Baby Boom Boosts Wild Mexican Wolf Population to 186
Record Number of Pups, Wild Packs Results in All-Time High Population in 2020
In its annual survey released today, the U.S. Fish and Wildlife Service (USFWS) reports that 186 wild Mexican gray wolves were counted in the U.S. in 2020 – a 14% increase since last year and a new high since the endangered wolf was returned to the wild 23 years ago.
Illegal mortality remains one of the biggest threats to Mexican wolf recovery. Although the wild population grew by an estimated 14%, USFWS confirms a record number of documented mortalities – 29 Mexican gray wolves were found dead in 2020. In addition, five endangered wolves were lethally removed by USFWS at the behest of the livestock industry. Recent research suggests that these killings have impacts far beyond the individual wolves; Mexican wolves are more likely to be cryptically poached when the federal government is more liberal with their kill policies for Mexican wolves.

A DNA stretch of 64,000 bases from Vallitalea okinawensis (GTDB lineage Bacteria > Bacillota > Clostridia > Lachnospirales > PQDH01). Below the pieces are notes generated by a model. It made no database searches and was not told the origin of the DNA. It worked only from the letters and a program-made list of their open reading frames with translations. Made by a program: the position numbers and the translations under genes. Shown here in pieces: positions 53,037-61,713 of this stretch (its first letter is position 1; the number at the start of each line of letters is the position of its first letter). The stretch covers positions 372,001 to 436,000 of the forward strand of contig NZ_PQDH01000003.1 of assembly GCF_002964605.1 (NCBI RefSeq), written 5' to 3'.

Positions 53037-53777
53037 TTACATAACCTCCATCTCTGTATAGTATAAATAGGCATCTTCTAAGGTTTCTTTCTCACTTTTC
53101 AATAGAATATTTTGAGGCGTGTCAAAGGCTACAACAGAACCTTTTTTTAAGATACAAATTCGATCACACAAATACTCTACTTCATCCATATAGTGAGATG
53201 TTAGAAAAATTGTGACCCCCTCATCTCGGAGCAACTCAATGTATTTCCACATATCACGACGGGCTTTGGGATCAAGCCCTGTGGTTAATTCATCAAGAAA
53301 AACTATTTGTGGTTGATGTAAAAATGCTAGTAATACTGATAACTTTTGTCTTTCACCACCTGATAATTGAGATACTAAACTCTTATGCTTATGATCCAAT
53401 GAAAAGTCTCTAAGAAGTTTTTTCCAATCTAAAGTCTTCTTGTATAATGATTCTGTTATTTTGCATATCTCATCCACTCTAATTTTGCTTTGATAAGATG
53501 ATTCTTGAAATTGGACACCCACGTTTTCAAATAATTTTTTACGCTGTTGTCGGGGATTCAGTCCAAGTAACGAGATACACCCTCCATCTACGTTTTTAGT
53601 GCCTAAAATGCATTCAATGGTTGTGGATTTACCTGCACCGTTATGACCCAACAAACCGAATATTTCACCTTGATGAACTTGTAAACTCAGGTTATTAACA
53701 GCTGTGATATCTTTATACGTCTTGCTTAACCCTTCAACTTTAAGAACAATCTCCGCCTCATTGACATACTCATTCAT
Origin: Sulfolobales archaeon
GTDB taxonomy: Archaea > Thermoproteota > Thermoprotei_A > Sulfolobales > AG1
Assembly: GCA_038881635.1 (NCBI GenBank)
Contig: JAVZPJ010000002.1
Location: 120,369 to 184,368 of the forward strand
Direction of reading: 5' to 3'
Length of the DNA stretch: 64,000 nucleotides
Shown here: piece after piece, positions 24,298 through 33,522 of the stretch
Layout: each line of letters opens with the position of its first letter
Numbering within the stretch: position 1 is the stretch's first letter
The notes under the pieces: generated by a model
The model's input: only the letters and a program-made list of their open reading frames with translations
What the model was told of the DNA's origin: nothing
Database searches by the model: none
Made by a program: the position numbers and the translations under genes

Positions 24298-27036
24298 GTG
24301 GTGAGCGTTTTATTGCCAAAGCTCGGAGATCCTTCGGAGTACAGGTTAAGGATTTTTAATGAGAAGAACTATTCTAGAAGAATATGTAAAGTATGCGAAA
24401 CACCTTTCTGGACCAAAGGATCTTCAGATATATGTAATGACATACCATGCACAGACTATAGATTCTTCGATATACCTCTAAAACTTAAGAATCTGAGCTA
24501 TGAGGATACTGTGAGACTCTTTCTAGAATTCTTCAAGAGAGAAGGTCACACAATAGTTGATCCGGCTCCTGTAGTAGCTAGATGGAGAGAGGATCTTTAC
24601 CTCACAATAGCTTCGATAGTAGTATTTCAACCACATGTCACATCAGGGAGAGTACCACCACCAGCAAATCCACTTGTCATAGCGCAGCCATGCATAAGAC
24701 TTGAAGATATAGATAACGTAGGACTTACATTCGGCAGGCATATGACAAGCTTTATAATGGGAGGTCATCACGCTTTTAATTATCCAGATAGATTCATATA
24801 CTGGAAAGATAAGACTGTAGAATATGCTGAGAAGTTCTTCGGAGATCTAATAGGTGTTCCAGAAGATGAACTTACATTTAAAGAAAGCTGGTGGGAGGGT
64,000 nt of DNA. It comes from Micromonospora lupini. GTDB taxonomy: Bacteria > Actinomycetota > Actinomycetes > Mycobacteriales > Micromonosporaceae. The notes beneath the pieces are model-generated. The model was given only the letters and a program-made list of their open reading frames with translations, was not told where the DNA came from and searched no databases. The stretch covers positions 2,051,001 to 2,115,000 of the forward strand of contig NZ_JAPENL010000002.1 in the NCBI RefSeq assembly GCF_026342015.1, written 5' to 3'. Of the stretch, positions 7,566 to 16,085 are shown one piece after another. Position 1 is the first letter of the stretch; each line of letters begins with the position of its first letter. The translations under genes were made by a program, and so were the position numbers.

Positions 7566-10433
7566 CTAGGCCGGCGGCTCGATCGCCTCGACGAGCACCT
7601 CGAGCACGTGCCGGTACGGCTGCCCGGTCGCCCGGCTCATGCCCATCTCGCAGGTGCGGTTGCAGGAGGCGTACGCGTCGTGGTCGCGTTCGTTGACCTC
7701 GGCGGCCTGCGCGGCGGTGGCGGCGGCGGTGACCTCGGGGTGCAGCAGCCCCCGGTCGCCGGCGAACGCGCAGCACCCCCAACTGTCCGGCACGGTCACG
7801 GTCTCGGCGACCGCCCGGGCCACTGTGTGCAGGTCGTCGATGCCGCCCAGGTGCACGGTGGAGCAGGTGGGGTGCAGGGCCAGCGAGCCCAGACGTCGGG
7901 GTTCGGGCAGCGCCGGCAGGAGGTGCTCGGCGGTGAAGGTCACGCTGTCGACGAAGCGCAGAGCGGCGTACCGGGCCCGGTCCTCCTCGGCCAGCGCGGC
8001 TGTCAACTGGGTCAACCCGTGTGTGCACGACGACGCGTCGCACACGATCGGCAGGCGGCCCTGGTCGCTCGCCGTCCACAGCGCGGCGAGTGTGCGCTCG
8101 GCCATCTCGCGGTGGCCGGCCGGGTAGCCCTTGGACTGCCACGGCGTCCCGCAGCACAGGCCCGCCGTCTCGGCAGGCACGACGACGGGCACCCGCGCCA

The USFWS report confirms the following details about the current wild population in the U.S.:
According to the report:
- There were a minimum of 46 packs documented at the end of 2020: 29 in New Mexico and 17 in Arizona, plus five single wolves in Arizona. A wolf pack is defined as two or more wolves that maintain an established territory.
- A minimum of 124 pups were born in 2020, with at least 64 surviving until the end of the year.
- The Interagency Field Team recorded a minimum of 20 breeding pairs (12 in New Mexico, eight in Arizona) with pups in 2020.
Mexican gray wolves are the most genetically distinct lineage of gray wolves in the Western Hemisphere, and one of the most endangered mammals in North America. By the mid-1980s, hunting, trapping, and poisoning caused the extinction of lobos in the wild, with only a handful remaining in captivity. In 1998 the wolves were reintroduced into the wild as part of a federal reintroduction program under the Endangered Species Act.